# Rings of Fractions and Fields of Fractions

• Apr 11th 2013, 03:10 AM
Bernhard
Rings of Fractions and Fields of Fractions
I am seeking to understand Rings of Fractions and Fields of Fractions - and hence am reading Dummit and Foote Section 7.5

Exercise 3 in Section 7.5 reads as follows:

Let F be a field. Prove the F contains a unique smallest subfield $F_0$ and that $F_0$ is isomorphic to either $\mathbb{Q}$ or $\mathbb{Z/pZ}$ for some prime p. (Note: $F_0$ is called prime subfield of F.)

Can anyone help with this exercise.

Peter
• Apr 11th 2013, 03:52 AM
Gusbob
Re: Rings of Fractions and Fields of Fractions
Are you allowed to assume that the characteristic of a field is either 0 or prime?
• Apr 11th 2013, 03:58 AM
Bernhard
Re: Rings of Fractions and Fields of Fractions
D&F exercise 3 section 7.5 makes no assumptions about the Field F

However D&F Chapter 13 page 510 states that "the characteristic of a field is either 0 or a prime p"

Following this, then, you can make the assumption that you mention'

Peter
• Apr 11th 2013, 05:04 AM
Gusbob
Re: Rings of Fractions and Fields of Fractions
The slick way to do it, but may not be rigorous:

Case 1: Characteristic zero
Let $\overline{1} \in F$ be the multiplicative identity in a field $F$ of characteristic zero. The subfield generated by $\overline{1}$ is isomorphic to $\mathbb{Q}$ via the map $f:\overline{1} \mapsto 1$.

Case 2: Characteristic $p$, $p$ prime
Let $\overline{1}\in F$ be the multiplicative identity in a field $F$ of characteristic $p$. The subfield generated by $\overline{1}$ is isomorphic to $\mathbb{Z}/p\mathbb{Z}$ via the map $f:\overline{1} \mapsto 1$.

The detailed way to do it:

I'll drop the bar notation from $\overline{1}$.

The subfield $K$ generated by 1 is defined to be the intersection of all subfields $L\subset F$ containing 1. By the axioms of subfields, every subfield of $F$ contains 1, so $K$ is obviously the smallest subfield of $F$.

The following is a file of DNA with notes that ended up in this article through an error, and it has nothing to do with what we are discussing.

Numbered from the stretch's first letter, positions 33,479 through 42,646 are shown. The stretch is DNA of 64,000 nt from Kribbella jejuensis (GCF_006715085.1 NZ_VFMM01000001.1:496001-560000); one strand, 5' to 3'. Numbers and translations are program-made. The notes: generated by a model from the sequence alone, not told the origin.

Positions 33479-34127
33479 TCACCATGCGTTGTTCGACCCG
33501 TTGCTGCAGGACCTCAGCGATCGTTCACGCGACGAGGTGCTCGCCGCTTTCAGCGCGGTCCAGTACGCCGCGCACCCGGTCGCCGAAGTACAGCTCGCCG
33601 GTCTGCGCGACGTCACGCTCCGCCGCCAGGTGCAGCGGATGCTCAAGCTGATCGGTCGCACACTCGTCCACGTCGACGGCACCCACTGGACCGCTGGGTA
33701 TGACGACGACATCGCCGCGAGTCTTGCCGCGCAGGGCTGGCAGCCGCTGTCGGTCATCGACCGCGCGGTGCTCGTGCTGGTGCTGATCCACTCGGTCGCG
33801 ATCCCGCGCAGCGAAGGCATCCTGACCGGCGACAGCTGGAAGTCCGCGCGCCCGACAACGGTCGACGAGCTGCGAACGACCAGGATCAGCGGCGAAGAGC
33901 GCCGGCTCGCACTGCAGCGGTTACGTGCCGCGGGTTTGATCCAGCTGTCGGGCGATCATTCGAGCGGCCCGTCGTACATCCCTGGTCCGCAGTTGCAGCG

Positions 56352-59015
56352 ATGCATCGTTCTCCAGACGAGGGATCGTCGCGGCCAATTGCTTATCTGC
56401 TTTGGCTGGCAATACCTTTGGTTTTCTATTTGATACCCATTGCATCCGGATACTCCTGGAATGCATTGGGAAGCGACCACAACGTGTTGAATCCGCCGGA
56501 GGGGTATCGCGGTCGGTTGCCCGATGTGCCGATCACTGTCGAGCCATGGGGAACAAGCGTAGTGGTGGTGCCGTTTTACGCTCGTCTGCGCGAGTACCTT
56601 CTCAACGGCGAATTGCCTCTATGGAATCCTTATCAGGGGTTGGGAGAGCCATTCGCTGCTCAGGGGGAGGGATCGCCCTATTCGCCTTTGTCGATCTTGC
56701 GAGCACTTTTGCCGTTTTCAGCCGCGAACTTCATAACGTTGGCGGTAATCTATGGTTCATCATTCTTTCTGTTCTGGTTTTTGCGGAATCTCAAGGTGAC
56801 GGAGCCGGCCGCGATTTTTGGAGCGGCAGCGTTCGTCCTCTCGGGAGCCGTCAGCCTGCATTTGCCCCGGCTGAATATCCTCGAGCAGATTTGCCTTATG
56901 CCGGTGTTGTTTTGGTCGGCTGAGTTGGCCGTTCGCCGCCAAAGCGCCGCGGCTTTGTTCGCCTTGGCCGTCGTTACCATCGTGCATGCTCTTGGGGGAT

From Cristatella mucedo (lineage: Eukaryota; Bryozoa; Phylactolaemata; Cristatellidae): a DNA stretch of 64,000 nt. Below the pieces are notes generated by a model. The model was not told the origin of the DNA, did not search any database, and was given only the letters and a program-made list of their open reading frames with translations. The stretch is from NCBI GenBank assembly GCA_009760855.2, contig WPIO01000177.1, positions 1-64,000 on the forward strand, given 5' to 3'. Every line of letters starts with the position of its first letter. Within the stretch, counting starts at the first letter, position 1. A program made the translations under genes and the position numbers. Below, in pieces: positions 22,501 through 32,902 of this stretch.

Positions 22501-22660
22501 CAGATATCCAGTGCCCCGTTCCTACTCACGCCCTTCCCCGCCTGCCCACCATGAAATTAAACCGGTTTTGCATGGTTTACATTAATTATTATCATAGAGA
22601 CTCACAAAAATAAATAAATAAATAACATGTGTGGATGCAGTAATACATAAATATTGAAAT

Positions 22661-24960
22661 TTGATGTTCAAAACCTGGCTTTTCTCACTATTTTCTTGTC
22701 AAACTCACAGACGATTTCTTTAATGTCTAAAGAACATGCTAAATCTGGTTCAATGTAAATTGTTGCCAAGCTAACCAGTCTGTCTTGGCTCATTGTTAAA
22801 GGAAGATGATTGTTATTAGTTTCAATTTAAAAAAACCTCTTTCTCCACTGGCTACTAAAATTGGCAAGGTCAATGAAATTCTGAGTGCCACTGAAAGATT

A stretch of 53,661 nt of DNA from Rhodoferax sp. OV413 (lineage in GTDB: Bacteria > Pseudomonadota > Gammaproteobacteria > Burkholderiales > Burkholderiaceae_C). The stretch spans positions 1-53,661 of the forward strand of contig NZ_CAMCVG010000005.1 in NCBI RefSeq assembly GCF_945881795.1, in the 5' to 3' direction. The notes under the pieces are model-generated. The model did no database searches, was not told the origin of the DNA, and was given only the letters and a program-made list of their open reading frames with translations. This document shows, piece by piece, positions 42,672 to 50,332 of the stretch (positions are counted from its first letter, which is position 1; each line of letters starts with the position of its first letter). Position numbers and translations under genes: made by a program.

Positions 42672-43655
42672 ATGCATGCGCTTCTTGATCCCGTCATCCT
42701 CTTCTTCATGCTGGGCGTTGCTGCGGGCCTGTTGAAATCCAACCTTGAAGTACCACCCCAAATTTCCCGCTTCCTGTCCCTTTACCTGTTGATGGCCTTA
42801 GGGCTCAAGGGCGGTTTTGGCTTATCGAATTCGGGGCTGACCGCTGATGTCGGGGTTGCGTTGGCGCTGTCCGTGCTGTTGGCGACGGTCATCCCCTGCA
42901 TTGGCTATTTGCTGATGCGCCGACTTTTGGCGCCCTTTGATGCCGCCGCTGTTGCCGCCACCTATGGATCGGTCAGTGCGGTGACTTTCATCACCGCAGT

Now we construct $K$ explicitly. Let us start with the element 1. Since (sub)fields are closed under addition, you have $n=\underbrace{1+...+1}_{\text{n times}}$, so the natural numbers are contained in $K$.

Next, $-1\in K$ by definition of subfield. We can write $0=1+(-1)$ and $-n=\underbrace{-1-...-1}_{\text{n times}}$, which recovers the rest of the integers.

For non-zero elements, inverses exists and are themselves elements of the subfield. In particular, since $a,b^{-1}\in K$ for any integers $a,b$ (b non-zero) and every rational number is of the form $\frac{a}{b}\in \mathbb{Q}$, we deduce that $\mathbb{Q}\subset K$. As such, $\mathbb{Q}$ is a subfield of $K$. It follows that $K\cong \mathbb{Q}$ to avoid contradicting the minimality of $K$ (remember $K$ is the smallest subfield of $F$).

NOTE: By abuse of notation, I identified the n-fold sum of 1 with the natural number n. If you want to make things rigorous, write $\overline{1}$ and $\overline{n}$, then identify $\overline{q}\in K$ with its image $q\in \mathbb{Q}$ under the obvious isomorphism.

NOTE 2: The same kind of constructions hold for the characteristic p case - it's even easier actually.
• Apr 12th 2013, 03:08 AM
Bernhard
Re: Rings of Fractions and Fields of Fractions

Just some points of clarification:

You write:

"The subfield K generated by 1 is defined to be the intersection of all subfields L\subset F containing 1."

This looks more like a proposition or assertion to me rather than a definition. It is easy to show that the intersection of a family of subfields is a subfield but how do you show (rigorously and formally) that "the subfield K generated by 1 is the intersection of all subfields $L \subset F$ containing 1"

You also write "K is the smallest subfield of F". How do you prove this?

Can you help?

Peter
• Apr 12th 2013, 03:30 AM
Gusbob
Re: Rings of Fractions and Fields of Fractions
In the same section (7.5) of Dummit and Foote, there is a paragraph before corollary 16 that states that the subfield of $F$ generated by a set $A$ is the intersection of all subfields of $F$ containing $A$. In this case, $A=\{1\}$. That paragraph further states that this is the smallest subfield containing $A$. If you don't want to take their word for it, just note that if $L_k$ contains $A$, then $K=\cap_{i\in I} L_i \subset L_k$ for some indexing $I$ of all subfields of $F$ containing $A$. Since every subfield must contain the multiplicative identity, $K$ is the smallest subfield of $F$.